Infrastructure-as-Code: Building the Bioconductor Conference AMI With Packer

One of the main features of the annual Bioconductor Conference is the proportion of time spent working with code in the form of workshops. To support these workshops, we ask workshop presenters to supply Rmarkdown materials which we collate into workshop materials. Using literate programming approaches like Rmarkdown ensures that the workflows are self-consistent and work as expected.

In addition to the Rmarkdown workshop materials, we also need a consistent computing environment that can support reasonably large computation, provide high-performance network and file system access, and is essentially unlimited in scale (we expect to have >150 participants, each with his/her own machine). To do so, we use Amazon Web Services EC2. The EC2 system allows us to prepare a Amazon machine “image”, or AMI, that contains the operating system, libraries, the newest version of R, and all packages needed for the workshops. In the past, creating the “image” was a manual process. This year, thanks to the work of the workshop organizers, we had a single DESCRIPTION file that contained all the necessary packages, allowing us to automate the process of building and keeping updated the AMI that would be used by all participants.

The Packer project is an open source tool for creating identical machine images for multiple platforms from a single source configuration. Packer is lightweight, runs on every major operating system, and is highly performant, creating machine images for multiple platforms in parallel. In this context, a machine image is a single static unit that contains a pre-configured operating system and installed software which is used to quickly create new running machines. Machine image formats change for each platform. Some examples include AMIs for EC2, VMDK/VMX files for VMware, OVF exports for VirtualBox, etc.

Biocoductor is cloud-ready and maintains basic AMIs for Bioconductor. Rather than needing to start with a generic Linux AMI as the “base” for our Bioconductor conference AMI, I will use the most recent Bioc-devel AMI as the base. Packer uses a json format file to describe, in code, the AMI that we want to build. The file for building the image is listed below in its entirety. The current version of the packer json file is available in this github repo.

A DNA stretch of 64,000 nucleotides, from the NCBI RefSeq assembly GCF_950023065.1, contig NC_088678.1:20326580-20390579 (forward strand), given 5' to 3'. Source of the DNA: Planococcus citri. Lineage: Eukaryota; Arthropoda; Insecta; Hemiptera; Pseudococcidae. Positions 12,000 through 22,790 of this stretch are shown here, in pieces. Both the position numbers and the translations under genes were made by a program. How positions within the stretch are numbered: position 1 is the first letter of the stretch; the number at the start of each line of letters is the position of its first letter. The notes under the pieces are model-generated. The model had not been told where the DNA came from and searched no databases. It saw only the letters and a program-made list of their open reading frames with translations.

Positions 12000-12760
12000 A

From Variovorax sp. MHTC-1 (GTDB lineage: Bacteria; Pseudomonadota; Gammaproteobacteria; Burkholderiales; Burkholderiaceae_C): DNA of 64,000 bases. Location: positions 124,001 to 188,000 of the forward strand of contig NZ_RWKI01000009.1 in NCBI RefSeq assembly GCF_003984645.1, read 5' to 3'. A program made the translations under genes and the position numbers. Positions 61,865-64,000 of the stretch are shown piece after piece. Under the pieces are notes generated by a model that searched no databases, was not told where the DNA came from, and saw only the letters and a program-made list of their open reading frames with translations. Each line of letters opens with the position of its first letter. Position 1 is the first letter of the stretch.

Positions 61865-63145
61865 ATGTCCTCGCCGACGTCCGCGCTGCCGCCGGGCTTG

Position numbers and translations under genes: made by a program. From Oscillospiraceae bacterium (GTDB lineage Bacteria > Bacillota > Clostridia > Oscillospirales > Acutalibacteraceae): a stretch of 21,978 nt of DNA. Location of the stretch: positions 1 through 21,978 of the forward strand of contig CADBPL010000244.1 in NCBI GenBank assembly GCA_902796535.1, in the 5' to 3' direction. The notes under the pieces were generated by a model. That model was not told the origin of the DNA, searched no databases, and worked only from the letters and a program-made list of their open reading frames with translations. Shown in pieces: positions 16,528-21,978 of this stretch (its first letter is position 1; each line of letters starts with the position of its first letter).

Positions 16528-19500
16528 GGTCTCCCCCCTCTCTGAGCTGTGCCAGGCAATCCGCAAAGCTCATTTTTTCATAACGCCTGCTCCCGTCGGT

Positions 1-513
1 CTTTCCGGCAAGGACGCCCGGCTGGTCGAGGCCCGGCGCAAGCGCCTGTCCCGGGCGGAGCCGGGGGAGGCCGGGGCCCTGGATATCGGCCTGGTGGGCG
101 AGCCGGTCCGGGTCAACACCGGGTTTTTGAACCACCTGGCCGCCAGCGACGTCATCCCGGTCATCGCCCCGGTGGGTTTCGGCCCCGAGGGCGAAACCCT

To build the image, first set up AWS authentication as outlined on the packer website. If you do not have an AWS account, you will not be able to actually build the AMI. Next, install packer and ensure that it is in the path. Finally, save the file below as, for example, bioc_2018.json. In the directory containing the json file, execute packer:

packer build bioc_2018.json

This build takes quite some time (perhaps 20 minutes or so).

In terms of details, briefly, the instance_type below was chosen to allow multicore installation using 16 threads. AWS [spot pricing] is used to minimize costs (see spot_pricing and spot_pricing_auto_product below). Adding the ami_groups set to all will enable public access to the AMI. The source_ami_filter section below chooses the “base” image. In this case, I used the AMI name and specified that the AMI was “owned” by the Bioconductor organization ("owners": ["555219204010"]). I set the disk size to 128GB of SSD storage in the launch_block_device_mappings.

The real work is done in the provisioners block. In this case, the provisioner block specifies just two shell commands that install the necessary packages. Note that the installation of the “Bioconductor/Biocworkshops” github package will install all packages in the DESCRIPTION file. The final line of the packer output will list the AMI ID that can be shared with others (since we made it public). The AMI may take a few minutes to become fully public.

{
"variables": {
"profile": "default",
"region":  "us-east-1"
},
"builders": [
{
"access_key": "{{user aws_access_key}}",
"ami_name": "Bioconductor_Conference_2018-{{timestamp}}",
"instance_type": "c5.4xlarge",
"region": "us-east-1",
"secret_key": "{{user aws_secret_key}}",
"source_ami_filter": {
"filters": {
"virtualization-type": "hvm",
"name": "Bioc 3.8 R 3.5.1",
"root-device-type": "ebs"
},
"owners": ["555219204010"],
"most_recent": true
},
"spot_price": "auto",
"spot_price_auto_product": "Linux/UNIX",
"type": "amazon-ebs",
"ami_groups": ["all"],
"launch_block_device_mappings": [
{
"device_name": "/dev/sda1",
"volume_size": 128,
"volume_type": "gp2",
"delete_on_termination": true
}
]
}
],
"provisioners": [
{
"type": "shell",
"inline":[
"Rscript -e 'BiocManager::install(\"remotes\")'",
"Rscript -e 'options(Ncpus=16); BiocManager::install(\"Bioconductor/BiocWorkshops\")'",
]
}
]
}


By maintaining the AMI description as code, we can ensure that the AMI is fully reproducible (no manual installations, etc.) and, therefore, highly reproducible and even reusable.

The current version of the packer file is available on github. Thanks to Levi Waldron, Lori Shepherd, Marcel Ramos, Martin Morgan, and multiple workshop authors for their contributions.

Professor of Medicine

My interests include biomedical data science, open data, genomics, and cancer research.